- Hardcover: 704 pages
- Publisher: W. W. Norton & Company; 1 edition (September 6, 2016)
- Language: English
- ISBN-10: 0393082814
- ISBN-13: 978-0393082814
- Product Dimensions: 6.6 x 1.8 x 9.6 inches
- Shipping Weight: 2.5 pounds (View shipping rates and policies)
- Average Customer Review: 63 customer reviews
- Amazon Best Sellers Rank: #30,350 in Books (See Top 100 in Books)
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American Revolutions: A Continental History, 1750-1804 1st Edition
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“An epic, landmark history that places the American Revolution on a global stage while never losing sight of the struggles and sufferings of major and minor characters… Taylor’s range is masterful.”
- Jill Lepore, author of Book of Ages: The Life and Opinions of Jane Franklin
“American Revolutions is a game changer―a sprawling, ambitious history that forever alters our understanding of the Revolutionary War era.”
- Elizabeth Fenn, Pulitzer Prize–winning author of Encounters at the Heart of the World: A History of the Mandan People
“As masterful as its author and as pluralist as its title, American Revolutions combines strong narrative drive with a kaleidoscopic array of settings and characters. In vivid prose animated by prodigious research, Taylor reveals the fight for the independence of the United States as a bloody civil war in which violence and division were the norms and clarity of purpose the exception. This is a sweeping synthesis for a new century.”
- Jane Kamensky, author of A Revolution in Color: The World of John Singleton Copley
“The new standard work―essential reading for anyone who wants to understand the complicated beginnings of our national history.”
- Peter S. Onuf, coauthor of “Most Blessed of the Patriarchs”: Thomas Jefferson and the Empire of the Imagination
About the Author
Alan Taylor is Thomas Jefferson Professor of History at the University of Virginia. He is the author of many acclaimed books in early American history and has twice been awarded the Pulitzer Prize in History. His most recent book, The Internal Enemy: Slavery and War in Virginia, 1772–1832, won the Pulitzer Prize and was a finalist for the National Book Award.
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Taylor opens with a fairly standard analysis of the aftermath of the Seven Years War and the conflicts it engendered between the American colonies and the metropolitan British state. He particularly emphasizes the conflict over trans-Appalachian settlement, which the British attempted to restrain, inflaming a broad spectrum of the colonial population. This is followed by a very good analysis of the Revolution itself, which nicely integrates a number of topics. These include the civil nature of the conflict within the colonies and the importance of other actors, including the imperial rivalries with France and Spain and the role of Native peoples, and the impact on slaves.
Where this book really excels, is Taylor's analysis of the post-war settlement and events. He very usefully puts the complex diplomatic settlement and post-war diplomacy in a broad inter-imperial context, nicely showing the perilous nature of this situation for the now independent colonies and the ways in which the international events interacted with domestic politics. Likewise, he is excellent on the confused and impoverished state of the American confederation. He focuses on 2 issues in particular, one being the question of debt, at both the state and personal level, and the ways it interacted with class and regional tensions. The second major issue, returning to his analysis of the outbreak of the war, is the tensions and conflicts, both domestic and international, over western settlement. Again reflecting a good deal of important scholarship, the formulation of the Constitution and the founding of the Republic is presented as a conservative-nationalist movement to implement a more stable, elite dominated, and more stable state able to cope better with the major imperial powers of the Atlantic world and Native American confederations. This is followed by the relative failure of Federalism and then the Jeffersonian Democratic state which is essentially a herrenvolk republic based on a solid foundation of slavery and commitment to expansionist expropriation of Native peoples.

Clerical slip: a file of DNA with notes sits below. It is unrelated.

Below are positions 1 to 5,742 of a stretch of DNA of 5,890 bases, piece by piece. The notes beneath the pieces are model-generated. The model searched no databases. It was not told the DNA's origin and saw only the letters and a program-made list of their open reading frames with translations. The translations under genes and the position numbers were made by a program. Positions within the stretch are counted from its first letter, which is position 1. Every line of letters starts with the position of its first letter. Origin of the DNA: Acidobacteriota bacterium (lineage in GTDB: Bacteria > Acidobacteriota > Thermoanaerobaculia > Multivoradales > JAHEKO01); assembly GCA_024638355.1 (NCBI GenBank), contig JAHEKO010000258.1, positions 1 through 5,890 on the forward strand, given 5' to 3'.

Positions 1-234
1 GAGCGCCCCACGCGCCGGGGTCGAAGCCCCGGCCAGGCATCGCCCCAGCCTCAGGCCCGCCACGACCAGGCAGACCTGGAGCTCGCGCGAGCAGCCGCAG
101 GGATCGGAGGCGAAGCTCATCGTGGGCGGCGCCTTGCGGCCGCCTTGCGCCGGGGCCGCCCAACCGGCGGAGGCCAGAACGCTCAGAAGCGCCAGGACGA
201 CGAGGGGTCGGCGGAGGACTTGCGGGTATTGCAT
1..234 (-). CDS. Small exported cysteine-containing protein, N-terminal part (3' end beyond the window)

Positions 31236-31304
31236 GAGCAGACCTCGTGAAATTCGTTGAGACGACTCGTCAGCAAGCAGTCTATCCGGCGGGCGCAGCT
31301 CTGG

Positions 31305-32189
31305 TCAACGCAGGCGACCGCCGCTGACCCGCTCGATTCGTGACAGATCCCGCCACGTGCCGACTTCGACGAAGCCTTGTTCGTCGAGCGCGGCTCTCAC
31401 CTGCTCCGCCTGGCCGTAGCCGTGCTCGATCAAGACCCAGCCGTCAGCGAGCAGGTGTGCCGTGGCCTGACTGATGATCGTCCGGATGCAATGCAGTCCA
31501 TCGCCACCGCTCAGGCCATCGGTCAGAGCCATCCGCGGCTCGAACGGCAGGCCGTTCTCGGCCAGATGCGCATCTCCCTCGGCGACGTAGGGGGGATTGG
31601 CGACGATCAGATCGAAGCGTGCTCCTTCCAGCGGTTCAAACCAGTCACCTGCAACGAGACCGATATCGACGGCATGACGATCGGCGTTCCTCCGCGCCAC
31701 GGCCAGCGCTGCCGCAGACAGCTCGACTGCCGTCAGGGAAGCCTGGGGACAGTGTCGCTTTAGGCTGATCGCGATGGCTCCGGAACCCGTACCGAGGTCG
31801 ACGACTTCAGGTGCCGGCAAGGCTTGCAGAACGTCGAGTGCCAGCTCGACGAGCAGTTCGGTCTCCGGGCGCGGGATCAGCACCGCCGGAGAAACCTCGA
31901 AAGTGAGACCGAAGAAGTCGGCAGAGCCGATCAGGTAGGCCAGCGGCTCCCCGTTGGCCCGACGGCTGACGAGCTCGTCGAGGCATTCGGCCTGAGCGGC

Like all of Taylor's books, this one is quite well written. My only significant criticism is that Taylor could have stressed the highly contingent nature of the survival of the Revolution and subsequent establishment of the Republic. The America that emerged by the end of Jefferson's Presidency was made possible by poor British military leadership, what amounts to a draw between the British and their imperial rivals, the outbreak of the French Revolution, and the unique success of the great Haitian slave revolt.
Big histories are not easy to write and often a chore to read, but when they are written well, they are a joy. I teach. It’s hard to get through a large book like this with my old grad school speed, but I found myself sharing Taylor’s stories and insights with my students as we worked our way through this period. Take your time with this history. Pour your favorite spirit and enjoy the craft of one of our best historians.
I found this 'extended essay' a riveting read and those who find in it a mere 'trashing of America' had best stick with Fox News versions of America.
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